“This new use in ages one and up builds on a recent approval for ages six years and up, and fills an unmet need for young children whose disease has progressed after use of other available treatments.”
ITP leads to a low blood platelet count in patients, which could lead to dangerous bleeding. The new drug works by stimulating increased platelet production, according to the FDA. Its recommended dosage is once a day in tablet or powder form. The drug was tested to be safe and effective in two studies that involved a total of 159 ITP patients. Of the total patients prescribed the medication, 62 percent saw a platelet increase.
By jeremyc | August 19, 2015
A new Canadian study has found that trans fat could be linked to a greater risk of heart disease as well as death. On the other hand, saturated fats may not be associated with a risk of heart disease, death, stroke or type 2 diabetes.
The study was led by Russell de Souza, assistant professor of epidemiology at McMaster University in Ontario, Canada. He said, “For years everyone has been advised to cut out fats. Trans fats have no health benefits and pose a significant risk for heart disease, but the case for saturated fat is less clear.”
De Souza says that the current dietary guidelines recommending less than one percent trans fat and less than 10 percent saturated fat in the total calories consumed per day. Saturated fat is found in meat, cow milk, butter, egg yolk, salmon and other animal products, along with chocolate and palm oils. Trans fat is produced industrially through plaint oils via hydrogenation. It is generally found in packaged baked ite,s snack foods and margarine.
For this study, the researchers looked at 50 studies to find the link between types of fat and health outcomes. High saturated fat intake was not found to be linked to all-cause death, heart disease, diabetes or stroke. However, trans fat was linked to a 34 percent greater all-cause death risk, 21 percent greater heart disease risk and 28 percent higher risk of death due to heart disease. Still, it was not found to be linked to diabetes or stroke.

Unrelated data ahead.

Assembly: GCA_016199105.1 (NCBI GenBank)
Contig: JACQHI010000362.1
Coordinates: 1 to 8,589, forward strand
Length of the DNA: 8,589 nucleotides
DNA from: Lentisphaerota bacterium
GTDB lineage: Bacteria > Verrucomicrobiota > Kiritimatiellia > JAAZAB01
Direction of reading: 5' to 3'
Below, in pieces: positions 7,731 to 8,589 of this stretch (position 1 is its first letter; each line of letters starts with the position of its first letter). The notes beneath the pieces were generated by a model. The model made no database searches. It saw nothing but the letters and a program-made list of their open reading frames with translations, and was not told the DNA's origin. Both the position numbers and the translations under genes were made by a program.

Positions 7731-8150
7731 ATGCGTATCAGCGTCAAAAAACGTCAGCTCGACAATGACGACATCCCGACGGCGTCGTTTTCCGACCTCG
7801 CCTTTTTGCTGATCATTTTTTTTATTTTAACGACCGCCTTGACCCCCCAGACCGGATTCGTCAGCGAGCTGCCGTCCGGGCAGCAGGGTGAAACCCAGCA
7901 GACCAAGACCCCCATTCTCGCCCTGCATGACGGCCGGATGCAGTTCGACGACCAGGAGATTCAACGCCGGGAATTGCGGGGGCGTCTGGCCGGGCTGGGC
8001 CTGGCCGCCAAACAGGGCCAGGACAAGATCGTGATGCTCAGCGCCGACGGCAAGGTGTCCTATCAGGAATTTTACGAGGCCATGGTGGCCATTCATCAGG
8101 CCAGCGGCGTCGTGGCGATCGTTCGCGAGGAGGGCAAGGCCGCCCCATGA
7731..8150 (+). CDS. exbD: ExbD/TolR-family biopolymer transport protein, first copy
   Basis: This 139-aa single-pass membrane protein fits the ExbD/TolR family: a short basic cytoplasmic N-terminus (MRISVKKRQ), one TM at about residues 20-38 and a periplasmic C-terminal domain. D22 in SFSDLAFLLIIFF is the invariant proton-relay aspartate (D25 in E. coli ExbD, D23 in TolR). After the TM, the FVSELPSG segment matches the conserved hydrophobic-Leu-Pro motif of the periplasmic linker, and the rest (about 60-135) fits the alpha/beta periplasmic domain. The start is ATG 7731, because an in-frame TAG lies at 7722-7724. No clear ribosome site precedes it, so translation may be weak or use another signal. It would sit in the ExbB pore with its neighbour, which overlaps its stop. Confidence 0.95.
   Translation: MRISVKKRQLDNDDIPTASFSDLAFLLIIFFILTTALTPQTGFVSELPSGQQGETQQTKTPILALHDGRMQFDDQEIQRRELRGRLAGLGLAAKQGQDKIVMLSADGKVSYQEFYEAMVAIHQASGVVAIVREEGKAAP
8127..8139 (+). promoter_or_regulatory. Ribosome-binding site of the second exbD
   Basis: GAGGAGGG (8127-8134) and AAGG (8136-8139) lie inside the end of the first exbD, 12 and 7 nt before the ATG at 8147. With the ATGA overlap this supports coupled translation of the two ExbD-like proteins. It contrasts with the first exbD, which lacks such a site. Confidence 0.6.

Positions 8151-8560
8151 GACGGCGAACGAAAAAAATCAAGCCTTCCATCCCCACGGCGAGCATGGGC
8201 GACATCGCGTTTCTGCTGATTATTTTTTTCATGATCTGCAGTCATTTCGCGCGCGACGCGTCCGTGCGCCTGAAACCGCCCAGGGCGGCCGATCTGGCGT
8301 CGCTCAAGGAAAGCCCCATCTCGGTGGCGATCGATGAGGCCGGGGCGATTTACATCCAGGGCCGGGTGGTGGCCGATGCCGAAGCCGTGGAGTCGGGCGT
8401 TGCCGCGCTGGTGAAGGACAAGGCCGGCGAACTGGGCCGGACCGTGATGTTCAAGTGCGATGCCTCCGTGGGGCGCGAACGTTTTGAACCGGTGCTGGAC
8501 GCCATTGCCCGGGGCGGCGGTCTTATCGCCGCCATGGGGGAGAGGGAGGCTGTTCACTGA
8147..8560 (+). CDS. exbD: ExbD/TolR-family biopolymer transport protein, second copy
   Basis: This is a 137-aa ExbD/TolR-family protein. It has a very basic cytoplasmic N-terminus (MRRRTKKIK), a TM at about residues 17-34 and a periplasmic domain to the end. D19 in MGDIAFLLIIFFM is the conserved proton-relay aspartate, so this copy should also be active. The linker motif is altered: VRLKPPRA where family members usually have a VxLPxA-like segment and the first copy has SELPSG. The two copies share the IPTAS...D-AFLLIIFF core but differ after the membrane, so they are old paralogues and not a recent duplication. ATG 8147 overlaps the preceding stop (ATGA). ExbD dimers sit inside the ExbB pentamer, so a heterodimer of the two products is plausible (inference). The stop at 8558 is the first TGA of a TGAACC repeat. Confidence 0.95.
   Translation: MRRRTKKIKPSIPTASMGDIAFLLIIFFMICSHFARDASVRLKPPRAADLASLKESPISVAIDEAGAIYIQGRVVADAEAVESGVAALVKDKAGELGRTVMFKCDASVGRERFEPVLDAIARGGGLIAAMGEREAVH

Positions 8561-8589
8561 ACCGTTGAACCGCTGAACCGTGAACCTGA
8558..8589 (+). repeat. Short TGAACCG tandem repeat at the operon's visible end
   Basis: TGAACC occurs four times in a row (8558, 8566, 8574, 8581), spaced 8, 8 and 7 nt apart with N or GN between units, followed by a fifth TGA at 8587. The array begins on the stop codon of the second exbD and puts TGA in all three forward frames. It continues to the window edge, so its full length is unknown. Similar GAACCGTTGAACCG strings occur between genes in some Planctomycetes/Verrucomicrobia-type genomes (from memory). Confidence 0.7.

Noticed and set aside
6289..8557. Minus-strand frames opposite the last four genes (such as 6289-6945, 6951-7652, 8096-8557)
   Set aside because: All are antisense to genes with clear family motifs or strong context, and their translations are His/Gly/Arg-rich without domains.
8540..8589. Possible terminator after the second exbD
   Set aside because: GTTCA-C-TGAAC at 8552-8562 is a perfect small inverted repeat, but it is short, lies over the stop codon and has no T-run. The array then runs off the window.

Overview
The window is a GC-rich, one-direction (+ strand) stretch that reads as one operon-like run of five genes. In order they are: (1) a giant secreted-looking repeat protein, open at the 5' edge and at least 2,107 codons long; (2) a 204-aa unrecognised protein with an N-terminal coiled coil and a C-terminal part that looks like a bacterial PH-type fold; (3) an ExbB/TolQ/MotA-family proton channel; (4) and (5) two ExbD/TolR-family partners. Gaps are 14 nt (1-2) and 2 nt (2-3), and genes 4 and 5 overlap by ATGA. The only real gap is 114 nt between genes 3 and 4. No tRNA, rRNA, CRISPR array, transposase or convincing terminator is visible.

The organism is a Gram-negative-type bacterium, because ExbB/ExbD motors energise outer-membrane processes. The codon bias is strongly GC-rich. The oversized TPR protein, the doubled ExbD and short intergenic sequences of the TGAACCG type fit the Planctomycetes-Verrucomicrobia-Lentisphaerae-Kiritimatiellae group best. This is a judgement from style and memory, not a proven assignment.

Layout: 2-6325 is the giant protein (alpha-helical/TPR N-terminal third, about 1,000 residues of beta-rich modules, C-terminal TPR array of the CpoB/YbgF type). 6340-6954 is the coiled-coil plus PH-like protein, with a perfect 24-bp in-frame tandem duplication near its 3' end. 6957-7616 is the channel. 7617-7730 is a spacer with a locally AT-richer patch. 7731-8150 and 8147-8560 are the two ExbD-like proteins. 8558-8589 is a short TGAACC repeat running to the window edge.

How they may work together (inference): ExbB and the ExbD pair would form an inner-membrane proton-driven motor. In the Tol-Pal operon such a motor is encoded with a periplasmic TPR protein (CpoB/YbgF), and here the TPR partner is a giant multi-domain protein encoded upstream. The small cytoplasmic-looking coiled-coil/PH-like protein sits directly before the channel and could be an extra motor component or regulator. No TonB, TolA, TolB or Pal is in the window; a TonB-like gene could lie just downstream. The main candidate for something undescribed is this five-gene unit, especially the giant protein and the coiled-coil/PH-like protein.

By jeremyc | August 18, 2015
According to a new study, aspirin may be linked to a reduced risk of colorectal cancer in obese Lynch syndrome patients with a genetic predisposition.
The study was led by John Mathers, of Newcastle University in the United Kingdom, who said, “The lesson for all of us is that everyone should try to maintain a healthy weight and for those already obese the best thing is to lose weight. However, for many patients this can be very difficult so a simple aspirin may be able to help this group.”
For this study, the researchers focused on Lynch syndrome patients. Lynch syndrome is a hereditary condition that increases colorectal cancer risk. A total of 937 patients were identified, half of which took 600mg aspirin every day for two years on average. The remaining took a placebo.
During the follow-up, 55 people were diagnosed with the cancer and obese patients had a 2.31 times greater risk of developing it over normal-weight patients.
Mathers said, “For those with Lynch syndrome, we found that every unit of BMI above what is considered healthy increased the risk of bowel cancer by 7 percent. What is surprising is that even in people with a genetic predisposition for cancer, obesity is also a driver of the disease. Indeed, the obesity-associated risk was twice as great for people with Lynch syndrome as for the general population.”
However, the increased risk among the obese was only seen in the group taking the placebo. Sir John Burn, study co-author, said, “This is important for people with Lynch syndrome but affects the rest of us too. Lots of people struggle with their weight and this suggests the extra cancer risk can be cancelled by taking an aspirin.”